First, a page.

We have been inundated with phone calls for the last few months, from our merchants – all asking the same questions:
What is EMV?
What is chip card technology?
Can I be fined or even arrested if my terminal is not EMV Capable?
Without an EMV machine, will I lose ALL chargebacks on your account?
Is it true that EMV is the only way to process credit card charges after October 1, 2015?
610 Merchant Services is here to help put all of our merchant’s, and hopefully some new ones, minds at ease. We all have heard or read something about the looming October 1, 2015 liability Shift.
Lets start off by defining Liability Shift: this simply means there is a change in the financial responsibility to the merchant, bank or credit card company should a fraudulent transaction take place. Today, if a card present in-store transaction is made using a counterfeit, stolen or otherwise compromised card, consumer losses from that transaction fall back on the payment processor or issuing bank. After the October 1, 2015, deadline (which was created by major U.S. credit card issuers MasterCard, Visa, Discover and American Express), the liability for card-present fraud will shift to whichever party is the least EMV-compliant in a fraudulent transaction.
Now at this point you may be asking what is EMV? EMV stands for Europay, MasterCard, and Visa. EMV is a global standard for credit and debit payment cards based on chip card technology.
As the U.S. payment industry transitions to EMV technology, there’s a lot to adjust to, starting with what to call the new cards. You may have already heard or read these terms – don’t stress over the different terms either, they all mean the same thing.
- Smart card
- Chip card
- Smart-chip card
- Chip-enabled smart card
- Chip-and-choice card (PIN or signature)
- EMV smart card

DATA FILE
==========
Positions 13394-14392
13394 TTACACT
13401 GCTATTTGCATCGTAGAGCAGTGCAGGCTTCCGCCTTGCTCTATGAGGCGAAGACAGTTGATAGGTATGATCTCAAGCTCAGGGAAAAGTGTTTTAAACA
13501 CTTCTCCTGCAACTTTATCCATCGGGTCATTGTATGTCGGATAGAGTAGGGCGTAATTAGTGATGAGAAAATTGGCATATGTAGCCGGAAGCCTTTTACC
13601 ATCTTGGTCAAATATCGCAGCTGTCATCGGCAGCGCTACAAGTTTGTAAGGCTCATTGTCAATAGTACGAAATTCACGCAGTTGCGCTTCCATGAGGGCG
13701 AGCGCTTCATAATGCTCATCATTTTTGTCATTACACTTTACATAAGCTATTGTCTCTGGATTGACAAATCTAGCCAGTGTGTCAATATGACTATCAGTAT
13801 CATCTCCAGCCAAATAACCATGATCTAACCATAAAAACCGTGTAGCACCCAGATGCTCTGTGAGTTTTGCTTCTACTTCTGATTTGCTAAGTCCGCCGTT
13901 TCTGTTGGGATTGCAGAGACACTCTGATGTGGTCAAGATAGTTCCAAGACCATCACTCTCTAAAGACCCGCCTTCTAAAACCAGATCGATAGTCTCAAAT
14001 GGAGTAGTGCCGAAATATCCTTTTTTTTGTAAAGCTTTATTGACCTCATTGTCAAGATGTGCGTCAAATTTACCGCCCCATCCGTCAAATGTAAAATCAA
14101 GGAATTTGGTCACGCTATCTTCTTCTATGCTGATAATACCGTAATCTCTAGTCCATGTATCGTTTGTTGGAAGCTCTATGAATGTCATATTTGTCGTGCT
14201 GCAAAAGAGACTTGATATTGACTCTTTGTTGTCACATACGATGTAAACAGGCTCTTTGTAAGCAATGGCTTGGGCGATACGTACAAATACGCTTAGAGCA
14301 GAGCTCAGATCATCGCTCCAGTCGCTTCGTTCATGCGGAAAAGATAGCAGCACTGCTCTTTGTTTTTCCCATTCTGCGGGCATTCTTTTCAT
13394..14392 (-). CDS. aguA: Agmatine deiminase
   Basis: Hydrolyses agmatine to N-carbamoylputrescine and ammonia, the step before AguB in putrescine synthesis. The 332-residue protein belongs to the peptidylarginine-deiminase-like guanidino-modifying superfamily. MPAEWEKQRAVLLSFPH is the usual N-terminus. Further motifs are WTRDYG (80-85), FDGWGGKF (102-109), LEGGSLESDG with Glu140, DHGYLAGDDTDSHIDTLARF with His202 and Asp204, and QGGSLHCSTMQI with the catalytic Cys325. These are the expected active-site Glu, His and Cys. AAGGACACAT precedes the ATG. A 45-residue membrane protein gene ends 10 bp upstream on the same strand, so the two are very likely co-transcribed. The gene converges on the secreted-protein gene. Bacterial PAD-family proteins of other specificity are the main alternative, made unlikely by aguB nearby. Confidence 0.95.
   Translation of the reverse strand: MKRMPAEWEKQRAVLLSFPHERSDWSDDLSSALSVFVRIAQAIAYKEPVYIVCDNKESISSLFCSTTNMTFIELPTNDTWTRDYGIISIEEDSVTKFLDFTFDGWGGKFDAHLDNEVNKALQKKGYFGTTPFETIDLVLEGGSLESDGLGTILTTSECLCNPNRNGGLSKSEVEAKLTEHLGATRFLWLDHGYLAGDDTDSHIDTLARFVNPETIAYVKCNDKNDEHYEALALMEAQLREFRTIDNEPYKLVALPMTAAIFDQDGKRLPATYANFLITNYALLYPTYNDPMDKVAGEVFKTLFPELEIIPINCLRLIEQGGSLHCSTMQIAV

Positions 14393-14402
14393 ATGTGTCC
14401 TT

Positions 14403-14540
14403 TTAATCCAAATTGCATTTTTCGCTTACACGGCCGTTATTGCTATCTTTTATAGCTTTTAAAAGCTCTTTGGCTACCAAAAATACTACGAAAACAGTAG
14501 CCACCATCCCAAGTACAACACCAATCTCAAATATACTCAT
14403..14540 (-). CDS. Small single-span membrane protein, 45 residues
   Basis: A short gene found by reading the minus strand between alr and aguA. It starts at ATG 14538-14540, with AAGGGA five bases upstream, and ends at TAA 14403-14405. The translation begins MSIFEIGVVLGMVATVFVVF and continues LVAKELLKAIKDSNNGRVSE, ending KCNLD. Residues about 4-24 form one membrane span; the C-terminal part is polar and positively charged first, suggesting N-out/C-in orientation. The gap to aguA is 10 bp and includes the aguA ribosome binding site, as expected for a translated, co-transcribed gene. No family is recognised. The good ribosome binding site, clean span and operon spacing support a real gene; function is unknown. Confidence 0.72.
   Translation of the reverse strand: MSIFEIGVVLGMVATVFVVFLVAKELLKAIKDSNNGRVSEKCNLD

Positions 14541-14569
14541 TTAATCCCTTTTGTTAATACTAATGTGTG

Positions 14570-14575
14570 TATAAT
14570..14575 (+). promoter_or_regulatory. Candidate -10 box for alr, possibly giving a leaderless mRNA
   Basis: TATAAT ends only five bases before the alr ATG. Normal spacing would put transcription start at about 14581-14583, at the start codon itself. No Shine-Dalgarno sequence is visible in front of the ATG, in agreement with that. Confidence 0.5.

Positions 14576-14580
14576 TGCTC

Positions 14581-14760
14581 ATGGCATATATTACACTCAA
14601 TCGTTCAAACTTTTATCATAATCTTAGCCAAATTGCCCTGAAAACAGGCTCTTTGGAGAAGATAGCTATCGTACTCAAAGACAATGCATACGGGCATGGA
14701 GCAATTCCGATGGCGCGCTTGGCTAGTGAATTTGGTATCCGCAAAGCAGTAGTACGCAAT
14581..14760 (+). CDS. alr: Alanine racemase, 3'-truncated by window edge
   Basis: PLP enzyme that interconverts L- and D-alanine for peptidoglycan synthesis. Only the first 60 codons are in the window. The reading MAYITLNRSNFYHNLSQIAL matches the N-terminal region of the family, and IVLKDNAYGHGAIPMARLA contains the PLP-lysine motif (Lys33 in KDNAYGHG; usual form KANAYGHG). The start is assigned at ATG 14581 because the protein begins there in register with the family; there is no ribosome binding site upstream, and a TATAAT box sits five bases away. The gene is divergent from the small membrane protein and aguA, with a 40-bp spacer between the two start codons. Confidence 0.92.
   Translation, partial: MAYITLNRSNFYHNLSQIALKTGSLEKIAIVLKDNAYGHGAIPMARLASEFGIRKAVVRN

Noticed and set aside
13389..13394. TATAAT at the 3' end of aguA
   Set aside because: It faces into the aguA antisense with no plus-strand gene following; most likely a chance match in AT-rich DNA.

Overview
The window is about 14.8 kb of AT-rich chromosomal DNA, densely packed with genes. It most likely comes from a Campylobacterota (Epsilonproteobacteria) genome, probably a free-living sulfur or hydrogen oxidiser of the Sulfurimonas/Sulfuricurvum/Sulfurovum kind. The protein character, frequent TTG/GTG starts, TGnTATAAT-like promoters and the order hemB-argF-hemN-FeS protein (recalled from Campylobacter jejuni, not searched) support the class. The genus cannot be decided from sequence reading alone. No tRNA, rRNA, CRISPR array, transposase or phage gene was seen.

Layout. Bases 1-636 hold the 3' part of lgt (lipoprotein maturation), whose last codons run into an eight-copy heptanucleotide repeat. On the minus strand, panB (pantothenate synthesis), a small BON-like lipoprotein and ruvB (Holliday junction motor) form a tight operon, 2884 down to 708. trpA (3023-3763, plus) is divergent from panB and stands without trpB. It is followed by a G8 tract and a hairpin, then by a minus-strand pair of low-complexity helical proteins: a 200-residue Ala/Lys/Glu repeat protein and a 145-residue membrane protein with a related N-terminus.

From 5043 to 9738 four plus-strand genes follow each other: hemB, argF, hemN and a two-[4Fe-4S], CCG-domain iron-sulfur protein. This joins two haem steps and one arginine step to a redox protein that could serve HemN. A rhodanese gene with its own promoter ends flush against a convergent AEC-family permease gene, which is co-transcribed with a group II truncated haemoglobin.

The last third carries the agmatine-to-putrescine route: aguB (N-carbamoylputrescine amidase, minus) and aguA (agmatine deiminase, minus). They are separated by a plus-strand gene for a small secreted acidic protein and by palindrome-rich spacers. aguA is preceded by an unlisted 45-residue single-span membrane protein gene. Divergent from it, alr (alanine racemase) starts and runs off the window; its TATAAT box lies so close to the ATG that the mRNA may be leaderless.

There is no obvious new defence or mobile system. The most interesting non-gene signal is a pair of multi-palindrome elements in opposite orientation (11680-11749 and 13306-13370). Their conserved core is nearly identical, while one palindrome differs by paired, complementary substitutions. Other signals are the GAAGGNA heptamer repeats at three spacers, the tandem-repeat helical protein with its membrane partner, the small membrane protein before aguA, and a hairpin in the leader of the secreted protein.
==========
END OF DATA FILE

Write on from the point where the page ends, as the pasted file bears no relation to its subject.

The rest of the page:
- EMV card
Here is how the new technology cards work: Rather than a magnetic strip, EMV uses a microprocessor chip embedded in the card.
Unlike magnetic stripe transactions where typically the track 2 data containing the card number and expiry date is processed, every chip card transaction contain dozens of pieces of information to be exchanged between the card, the terminal and the acquiring bank or processors host. This requires the terminal to perform many stages of complex processing, including cryptographic authentication, to successfully complete a transaction.
What does this all mean for merchants?
Pre-October 1st Scenario
1. A counterfeit card is used at a merchant location
2. Customer sees charge, calls credit card company to dispute and charges it back
3. Merchant supplies signed sales receipt and will win chargeback
Post-October 1st Scenario
1. Card data is stolen and encoded onto a fake credit card
2. This “counterfeit” card is used at a merchant location
3. Customer sees charge, calls credit card company to dispute and charges it back
4. If the counterfeited card was originally an EMV-issued card (i.e. a chip card) then:
Merchant supplies signed sales receipt and will win chargeback ONLY IF merchant has an EMV terminal;
Merchant will lose chargeback if merchant does not have an EMV terminal
5. If card was not issued as an EMV card then Merchant will supply sales receipt as normal and win chargeback regardless of type of machine they have (EMV-enabled or otherwise)
We have heard so many sales tactics (or lies) such as:
1) If you don’t have an EMV machine, the police will give you a $100 ticket.
2) Without an EMV machine, you will lose ALL chargebacks on your account.
3) EMV is the only way to process credit card charges after October 1, 2015, so without that machine, you won’t be able to take cards.
4) Your website needs to be able to take EMV cards. (Hint: There is no EMV acceptance ability – i.e. chip reading – on websites and there is no Liability Shift for e-commerce or Key-Entered transactions.)
5) EMV cards are cheaper than swiped sales.
Don’t be fooled by these sales tactics. 610 Merchant Services is here to answer any questions you have.